MODELS of KILONOVA/MACRONOVA EMISSION from BLACK HOLE-NEUTRON STAR MERGERS

Kyohei Kawaguchi, Koutarou Kyutoku, Masaru Shibata, Masaomi Tanaka

Research output: Contribution to journalArticlepeer-review

135 Citations (Scopus)

Abstract

Black hole-neutron star (BH-NS) mergers are among the most promising gravitational-wave sources for ground-based detectors, and gravitational waves from BH-NS mergers are expected to be detected in the next few years. The simultaneous detection of electromagnetic counterparts with gravitational waves would provide rich information about merger events. Among the possible electromagnetic counterparts from BH-NS mergers is the so-called kilonova/macronova, emission powered by the decay of radioactive r-process nuclei, which is one of the best targets for follow-up observations. We derive fitting formulas for the mass and the velocity of ejecta from a generic BH-NS merger based on recently performed numerical-relativity simulations. We combine these fitting formulas with a new semi-analytic model for a BH-NS kilonova/macronova lightcurve, which reproduces the results of radiation-transfer simulations. Specifically, the semi-analytic model reproduces the results of each band magnitude obtained by the previous radiation-transfer simulations within ∼1 mag. By using this semi-analytic model we found that, at 400 Mpc, the kilonova/macronova is as bright as 22-24 mag for cases with a small chirp mass and a high black hole spin, and >28 mag for a large chirp mass and a low black hole spin. We also apply our model to GRB 130603B as an illustration, and show that a BH-NS merger with a rapidly spinning black hole and a large neutron star radius is favored.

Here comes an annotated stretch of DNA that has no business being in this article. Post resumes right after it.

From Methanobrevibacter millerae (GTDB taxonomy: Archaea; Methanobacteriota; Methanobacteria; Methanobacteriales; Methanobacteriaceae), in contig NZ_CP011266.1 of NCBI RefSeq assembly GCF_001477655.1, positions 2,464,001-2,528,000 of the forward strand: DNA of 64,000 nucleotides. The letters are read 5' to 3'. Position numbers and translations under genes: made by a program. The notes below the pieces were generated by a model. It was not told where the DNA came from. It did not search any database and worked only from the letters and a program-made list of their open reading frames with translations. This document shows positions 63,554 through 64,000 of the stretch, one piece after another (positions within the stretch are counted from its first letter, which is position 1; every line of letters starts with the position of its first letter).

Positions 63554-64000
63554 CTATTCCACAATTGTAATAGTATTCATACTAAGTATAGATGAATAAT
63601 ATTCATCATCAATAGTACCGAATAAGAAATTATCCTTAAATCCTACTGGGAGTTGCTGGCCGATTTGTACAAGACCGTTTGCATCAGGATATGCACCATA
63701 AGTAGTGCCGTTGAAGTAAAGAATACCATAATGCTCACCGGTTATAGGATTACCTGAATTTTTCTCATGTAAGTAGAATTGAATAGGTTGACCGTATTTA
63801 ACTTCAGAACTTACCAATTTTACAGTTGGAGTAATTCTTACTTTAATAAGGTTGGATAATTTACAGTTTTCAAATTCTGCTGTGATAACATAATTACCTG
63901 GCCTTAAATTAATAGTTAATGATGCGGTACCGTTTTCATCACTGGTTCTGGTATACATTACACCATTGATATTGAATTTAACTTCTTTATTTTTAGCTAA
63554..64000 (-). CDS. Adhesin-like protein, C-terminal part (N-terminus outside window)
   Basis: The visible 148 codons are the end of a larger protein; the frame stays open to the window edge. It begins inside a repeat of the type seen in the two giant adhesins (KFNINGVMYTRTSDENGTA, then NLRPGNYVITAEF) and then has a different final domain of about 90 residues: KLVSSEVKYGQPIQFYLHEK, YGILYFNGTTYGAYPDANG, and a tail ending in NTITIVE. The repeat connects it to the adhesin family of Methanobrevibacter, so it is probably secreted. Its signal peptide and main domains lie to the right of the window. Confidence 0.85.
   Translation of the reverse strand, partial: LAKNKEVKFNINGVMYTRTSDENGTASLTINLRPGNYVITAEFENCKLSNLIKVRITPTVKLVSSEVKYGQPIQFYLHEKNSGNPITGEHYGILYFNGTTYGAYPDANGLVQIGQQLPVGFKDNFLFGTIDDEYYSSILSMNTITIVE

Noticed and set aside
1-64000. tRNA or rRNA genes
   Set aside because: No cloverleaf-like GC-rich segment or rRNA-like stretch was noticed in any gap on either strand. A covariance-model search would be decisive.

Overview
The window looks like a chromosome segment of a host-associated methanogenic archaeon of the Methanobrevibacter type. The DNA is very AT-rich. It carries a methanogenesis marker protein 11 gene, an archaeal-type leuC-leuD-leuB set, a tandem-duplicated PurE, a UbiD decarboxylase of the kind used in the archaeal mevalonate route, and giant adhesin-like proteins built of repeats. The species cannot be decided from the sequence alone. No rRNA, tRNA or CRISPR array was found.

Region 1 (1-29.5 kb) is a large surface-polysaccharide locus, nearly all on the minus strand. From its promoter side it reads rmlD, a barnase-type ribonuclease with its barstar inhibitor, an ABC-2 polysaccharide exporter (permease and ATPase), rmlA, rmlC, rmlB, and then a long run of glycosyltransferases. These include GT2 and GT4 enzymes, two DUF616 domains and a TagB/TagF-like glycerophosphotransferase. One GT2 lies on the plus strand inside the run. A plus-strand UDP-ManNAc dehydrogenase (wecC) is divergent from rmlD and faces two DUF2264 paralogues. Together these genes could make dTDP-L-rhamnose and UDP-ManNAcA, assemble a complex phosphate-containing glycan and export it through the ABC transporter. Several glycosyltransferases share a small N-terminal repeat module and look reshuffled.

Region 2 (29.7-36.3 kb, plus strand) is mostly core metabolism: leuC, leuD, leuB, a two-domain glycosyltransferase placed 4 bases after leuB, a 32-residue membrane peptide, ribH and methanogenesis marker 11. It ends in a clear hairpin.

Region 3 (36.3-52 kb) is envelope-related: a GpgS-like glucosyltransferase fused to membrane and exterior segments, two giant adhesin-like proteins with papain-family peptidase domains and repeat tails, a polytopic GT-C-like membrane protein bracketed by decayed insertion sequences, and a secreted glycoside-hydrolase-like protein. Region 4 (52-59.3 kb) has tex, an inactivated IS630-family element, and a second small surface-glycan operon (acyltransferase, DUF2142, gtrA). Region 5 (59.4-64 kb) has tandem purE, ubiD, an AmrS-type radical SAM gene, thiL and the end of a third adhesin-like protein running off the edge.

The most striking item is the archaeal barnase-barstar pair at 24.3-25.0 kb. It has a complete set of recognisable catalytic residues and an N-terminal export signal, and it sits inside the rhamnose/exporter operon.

Original languageEnglish
Article number52
JournalAstrophysical Journal
Volume825
Issue number1
DOIs
Publication statusPublished - 2016 Jul 1
Externally publishedYes

Keywords

  • equation of state
  • gamma-ray burst: general
  • gravitational waves
  • radiative transfer
  • stars: black holes
  • stars: neutron

ASJC Scopus subject areas

  • Astronomy and Astrophysics
  • Space and Planetary Science

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